The new psychiatrist , Dr. B, was referred to me by my new(ish) weekly talk therapist, C. I guess C is a clinical social worker but she may be a psychologist. I'm not really sure the difference.

Anyway, I like Dr. B. I had to fill out all sorts of paper work before I saw him and I included in that the multi page document I had written about my history of anxiety. Of course, he hadn't read it when I first saw him, but that was okay as we covered the highlights in our session.

So for now he decided to keep me on my "regular" meds, Paxil CR 75mg a day -- which he said was a very high dose, but I knew that. But he also prescribed me new meds - beta blockers - which are used for people with high blood pressure. The theory is that the new meds will help reduce the my body's normal fight or flight response and so I should feel less anxious. He told me to take one about 30 minutes before I want to visit the subway. Of course, he told me to take a test pill first to make sure I wasn't the one in a million person who ended up passing out from it! 

The whole thing with "visiting" the subway was C's idea. Basically she wants me to slowly get back into being comfortable in the subway, first by just hanging out on the platform and then eventually going at least one stop, and then two, three, etc. So far I've had "bad" experiences because I get anxious just being in the subway station, even though I know I'm not going to get on the train. So Dr. B thinks the new meds will help me with that general anxiety and help me to evolve into getting on the subway again some day.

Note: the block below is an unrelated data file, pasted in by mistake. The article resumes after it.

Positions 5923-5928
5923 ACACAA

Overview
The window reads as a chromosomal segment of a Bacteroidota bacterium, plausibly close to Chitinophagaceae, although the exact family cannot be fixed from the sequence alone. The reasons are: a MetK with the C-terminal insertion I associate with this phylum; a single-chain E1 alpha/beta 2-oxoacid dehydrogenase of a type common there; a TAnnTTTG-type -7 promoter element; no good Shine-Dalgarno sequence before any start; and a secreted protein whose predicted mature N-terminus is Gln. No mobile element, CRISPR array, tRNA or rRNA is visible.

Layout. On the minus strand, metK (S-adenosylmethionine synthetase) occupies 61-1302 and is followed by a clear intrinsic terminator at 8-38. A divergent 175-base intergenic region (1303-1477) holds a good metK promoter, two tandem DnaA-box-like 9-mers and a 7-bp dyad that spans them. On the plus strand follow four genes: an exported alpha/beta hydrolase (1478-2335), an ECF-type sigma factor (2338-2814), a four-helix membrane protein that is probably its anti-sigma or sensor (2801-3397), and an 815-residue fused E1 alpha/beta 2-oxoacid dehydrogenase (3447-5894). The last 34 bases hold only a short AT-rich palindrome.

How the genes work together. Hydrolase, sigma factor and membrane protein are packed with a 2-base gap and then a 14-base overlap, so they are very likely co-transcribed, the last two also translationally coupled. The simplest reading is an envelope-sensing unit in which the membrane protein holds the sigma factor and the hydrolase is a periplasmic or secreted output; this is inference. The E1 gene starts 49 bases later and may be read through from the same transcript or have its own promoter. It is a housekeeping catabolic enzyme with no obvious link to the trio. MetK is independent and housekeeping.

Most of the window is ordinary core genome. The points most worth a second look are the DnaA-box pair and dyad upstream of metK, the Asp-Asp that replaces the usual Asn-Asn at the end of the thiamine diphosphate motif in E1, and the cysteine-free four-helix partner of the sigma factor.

Saturday, June 4, 2011

Anticipatory Anxiety

I'm supposed to meet some friends in NYC around 7pm tonight for karaoke. I'm meeting up with people I played touch football with and the get together was actually my idea. However, I'm feeling a bit anxious about the whole thing. I believe the anxiety is mostly because Pam is on Long Island at her Mom's as opposed to here in Brooklyn with me. Even if Pam were here she most likely would not be joining me at karaoke but I would feel better for two reasons -- one, she would be here and reachable if I "needed" her and two, I could drive. 

Of course, she is still reachable - she has her cell and I can call her. I can also can any of the many others who know about my anxiety and have offered to "be there" for me. But I think having her physically here would make me feel better before leaving.

And driving would be nice on one level but on the other hand, if I don't drive I can have a cocktail or two and not worry about the effects of the alcohol as I would have to worry if I drove.

I know myself well enough to know that this anxiety is not new or unusual and that once I get to the bar and meet up with my friends I'll most likely be fine. However, I am considering taking a med before I leave our apartment. And speaking of meds - I need to do another blog post about the new psychiatrist I started seeing and the meds he put me on.